But a closer examination shows that it has had a profound impact on the region’s geopolitical dynamics. Only four years ago, the Iranian nuclear program was consistently referred to as the United States’ number one national security threat. Senior U.S. officials put the risk of an Israeli attack on Iran at 50–50, a confrontation that the United States would quickly get dragged into. A war that was even more destabilizing than the Iraq invasion was not just a possibility; it seemed likely.
Today, however, the talk of war is gone. Even the hawkish government of Netanyahu has gone silent on the matter. Former Defense Minister Moshe Yaalon, a hawk in his own right, announced a few weeks ago that “at this point, and in the foreseeable future, there is no existential threat facing Israel. Thus it is fitting that the leadership of the country stop scaring the citizenry and stop giving them the feeling that we are standing before a second Holocaust.”
Moreover, members of the U.S. Congress who have recently visited Israel have also noted that Israelis are no longer shifting every conversation to a discussion about the Iranian nuclear threat. “I can’t count how many times I, and many members of Congress, were urgently and passionately informed that negotiation with the Iranian menace was wishful thinking and the height of folly,” Representative Keith Ellison (D-Minn.) wrote after a recent visit to Israel. “And now? Nothing.”
The nuclear deal has thus halted the march toward war and Iran’s progress toward a bomb. And that certainly qualifies as significant change. To continue to argue that Israel and the region are not safer as a result of the deal would be to contend that Iran’s nuclear program was never a threat to begin with. That is a not a position that the Likud government in Israel can argue with a straight face.
Other criticisms of the deal centered on predictions that Iran would not honor the agreement. Yet the International Atomic Energy Agency has reported that Iran isabiding by its obligations under the deal. Also not borne out have been prophecies that Iran’s regional policies would radicalize, that the deal would, as The Heritage Foundation’s James Phillips wrote, “project [American] weakness that could further encourage Iranian hardliners.” To be sure, Washington continues to view many of Iran’s regional activities as unhelpful and destabilizing, but those activities have not increased as a result of the nuclear deal. Hezbollah and Tehran’s posture toward Israel has, for instance, not become more aggressive than it already was. Any changes that have occurred have been rooted in regional developments—the Syrian civil war or the Saudi assault on Yemen—rather than the nuclear deal. Important developments in Syria, such as Russia’s broader entry into the war or Iran’s maneuvers on the ground, are divorced from the nuclear deal and directly tied to developments on the ground in Syria.
If anything, as the European Union’s foreign policy head, Federica Mogherini, told me last December, the deal paved the way for renewed dialogue on Syria, which offers a glimmer of hope to end the carnage there. “What we have now in Syria—talks bringing together all the different actors (and we have it now and not last year)—is because we had the [nuclear] deal,” she told me. And last month, U.S. Secretary Of State John Kerry stated that Iran has been “helpful” in Iraq, where both the United States and Iran are fighting the Islamic State (ISIS).
It is undisputable that outside of the nuclear deal, the relationship between the United States and Iran has shifted significantly since the breakthrough. That became abundantly clear in January, when ten American sailors drifted into Iranian waters and were apprehended by the Iranian Revolutionary Guard Corps—and were then promptly released. An incident that in the pre-deal era likely would have taken months, if not years, to resolve was now settled in 16 hours. Direct diplomacy between Kerry and Iranian Foreign Minister Javad Zarif combined with a mutual desire to resolve the matter quickly made all the difference. The two countries had embarked on a path that could transform their relationship, and both were too committed to that path to allow the incident to fester. “I was afraid that this [the sailors’ arrest] would jeopardize everything, not just the implementation [of the JCPOA],” Zarif admitted to me.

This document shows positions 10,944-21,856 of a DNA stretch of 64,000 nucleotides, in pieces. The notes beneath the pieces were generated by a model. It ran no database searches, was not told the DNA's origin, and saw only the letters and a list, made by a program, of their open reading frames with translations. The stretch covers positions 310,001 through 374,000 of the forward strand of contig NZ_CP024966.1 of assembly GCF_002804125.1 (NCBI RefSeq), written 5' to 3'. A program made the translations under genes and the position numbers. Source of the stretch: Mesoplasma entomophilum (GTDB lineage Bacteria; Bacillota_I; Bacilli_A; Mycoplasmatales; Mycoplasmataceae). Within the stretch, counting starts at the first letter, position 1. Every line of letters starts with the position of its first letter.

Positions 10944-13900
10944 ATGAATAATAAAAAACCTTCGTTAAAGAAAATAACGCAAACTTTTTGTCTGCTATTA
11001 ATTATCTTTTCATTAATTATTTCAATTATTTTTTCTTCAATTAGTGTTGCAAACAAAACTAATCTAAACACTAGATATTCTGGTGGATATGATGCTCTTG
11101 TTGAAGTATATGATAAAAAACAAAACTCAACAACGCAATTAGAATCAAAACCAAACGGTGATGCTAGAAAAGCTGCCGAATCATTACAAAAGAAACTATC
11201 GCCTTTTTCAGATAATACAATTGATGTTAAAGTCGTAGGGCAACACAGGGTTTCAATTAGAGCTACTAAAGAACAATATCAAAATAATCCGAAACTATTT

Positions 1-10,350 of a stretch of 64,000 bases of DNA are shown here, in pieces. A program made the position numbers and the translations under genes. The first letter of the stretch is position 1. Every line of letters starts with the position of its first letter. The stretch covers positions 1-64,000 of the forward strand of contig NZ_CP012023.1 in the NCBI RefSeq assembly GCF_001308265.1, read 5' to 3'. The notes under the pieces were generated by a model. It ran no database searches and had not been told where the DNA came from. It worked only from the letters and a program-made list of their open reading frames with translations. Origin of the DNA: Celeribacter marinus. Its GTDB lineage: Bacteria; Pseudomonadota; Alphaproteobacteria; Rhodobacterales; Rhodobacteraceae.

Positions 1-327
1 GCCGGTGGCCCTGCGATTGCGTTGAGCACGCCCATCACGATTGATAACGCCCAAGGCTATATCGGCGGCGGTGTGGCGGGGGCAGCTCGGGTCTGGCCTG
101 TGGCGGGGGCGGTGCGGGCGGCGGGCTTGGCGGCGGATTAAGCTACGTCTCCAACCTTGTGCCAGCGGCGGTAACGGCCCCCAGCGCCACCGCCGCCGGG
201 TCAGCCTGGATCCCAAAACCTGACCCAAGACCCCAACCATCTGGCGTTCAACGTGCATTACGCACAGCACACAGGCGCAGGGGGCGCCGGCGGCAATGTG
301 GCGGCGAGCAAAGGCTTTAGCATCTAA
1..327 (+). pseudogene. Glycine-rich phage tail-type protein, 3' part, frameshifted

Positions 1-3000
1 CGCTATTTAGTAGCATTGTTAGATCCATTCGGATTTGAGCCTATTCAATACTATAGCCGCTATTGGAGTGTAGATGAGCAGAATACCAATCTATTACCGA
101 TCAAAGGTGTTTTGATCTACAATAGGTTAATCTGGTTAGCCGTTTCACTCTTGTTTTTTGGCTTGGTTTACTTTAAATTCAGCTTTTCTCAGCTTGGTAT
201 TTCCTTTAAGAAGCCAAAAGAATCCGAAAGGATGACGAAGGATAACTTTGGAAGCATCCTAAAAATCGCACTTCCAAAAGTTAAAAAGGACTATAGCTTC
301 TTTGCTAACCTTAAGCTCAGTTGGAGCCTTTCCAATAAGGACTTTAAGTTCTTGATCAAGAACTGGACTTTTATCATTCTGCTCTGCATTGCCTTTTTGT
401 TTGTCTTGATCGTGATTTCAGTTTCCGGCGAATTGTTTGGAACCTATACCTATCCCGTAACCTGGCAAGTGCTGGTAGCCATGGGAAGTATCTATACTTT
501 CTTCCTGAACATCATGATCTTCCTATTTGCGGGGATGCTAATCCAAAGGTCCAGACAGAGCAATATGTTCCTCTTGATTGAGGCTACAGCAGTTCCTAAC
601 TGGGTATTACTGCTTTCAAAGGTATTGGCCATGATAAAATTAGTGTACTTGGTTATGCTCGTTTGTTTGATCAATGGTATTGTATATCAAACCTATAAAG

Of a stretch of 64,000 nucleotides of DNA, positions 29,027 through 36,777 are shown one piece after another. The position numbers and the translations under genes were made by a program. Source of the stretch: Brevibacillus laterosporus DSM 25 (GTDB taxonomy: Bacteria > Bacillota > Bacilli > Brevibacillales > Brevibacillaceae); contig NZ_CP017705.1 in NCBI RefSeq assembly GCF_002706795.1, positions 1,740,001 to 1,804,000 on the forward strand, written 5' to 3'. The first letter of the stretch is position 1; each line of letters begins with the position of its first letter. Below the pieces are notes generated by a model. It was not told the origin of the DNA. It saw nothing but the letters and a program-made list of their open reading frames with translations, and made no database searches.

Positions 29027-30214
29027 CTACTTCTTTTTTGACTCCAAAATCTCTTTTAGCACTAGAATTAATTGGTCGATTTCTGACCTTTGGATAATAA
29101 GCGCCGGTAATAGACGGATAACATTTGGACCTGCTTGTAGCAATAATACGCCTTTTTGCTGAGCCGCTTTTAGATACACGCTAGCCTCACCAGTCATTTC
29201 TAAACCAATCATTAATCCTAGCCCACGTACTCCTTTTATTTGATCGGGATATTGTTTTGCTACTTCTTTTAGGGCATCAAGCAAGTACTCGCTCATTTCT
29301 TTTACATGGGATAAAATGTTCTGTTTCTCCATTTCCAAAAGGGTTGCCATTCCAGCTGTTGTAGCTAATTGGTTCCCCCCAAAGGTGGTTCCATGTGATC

But for relations to improve beyond the nuclear deal, moderate elements on both sides need to be strengthened by the deal. That is one area where the skepticism of the critics may have been justified. Rather than seeing the government of Iranian President Hassan Rouhani gain momentum after the deal, the pushback from Iranian hardliners has been fierce. Those officials couldn’t prevent Iran from signing the agreement, but they could create enough problems to halt any effort to translate the nuclear deal into a broader opening to the United States. A swift crackdown against individuals and entities seeking to build bridges between Iran and the West had its intended effect: Confidence that the nuclear deal would usher in a new era for U.S.-Iranian relations quickly plummeted.
Moreover, challenges to sanctions relief has given hardline opponents of the deal in Iran a boost. Their critique of the agreement—that the United States is not trustworthy—seems to ring true since no major banks have been willing to enter the Iranian market. The banks’ hesitation, in turn, is mainly rooted in the fear that after the U.S. presidential elections, Washington’s political commitment to the deal will wane.
Neither Republican candidate Donald Trump nor Democratic candidate Hillary Clinton have signaled any desire to continue down the Obama administration’s path with Iran in general. Clinton has vowed to uphold the deal, but neither she nor Trump have made it crystal clear that they will protect the agreement from new congressional sanctions or other measures that would cause the deal’s collapse.
Clinton’s team has signaled that its priority will be to rebuild relations with Israel and Saudi Arabia and restore those allies’ confidence that the United States will counter Iran in the region. Meanwhile, the uncertainty around a Trump presidency needs no explaining. As a result, many banks deem the risk of entering the Iranian market too high due to the political challenges on the U.S. side. That has left Iranians without much in the way of sanctions relief, which is in turn costing Rouhani politically.
In other words, although the deal has been remarkably successful in achieving its explicit goals—halting, and even reversing, Iran’s nuclear advances while avoiding a costly and risky war with Tehran—its true value in rebalancing U.S. relationships in the Persian Gulf and creating a broader opening with Iran may be squandered once Obama leaves office. If Obama’s successor returns to the United States’ old ways in the Middle East while hardliners in Tehran stymie outreach to the West, these unique and historic opportunities will be wasted.
* TRITA PARSI is the author of the forthcoming book Losing an Enemy: Obama, Iran and the Rebirth of Diplomacy. He is also President of the National Iranian American Council.
* This article was published first by the Foreign Affairs on 11 July 2016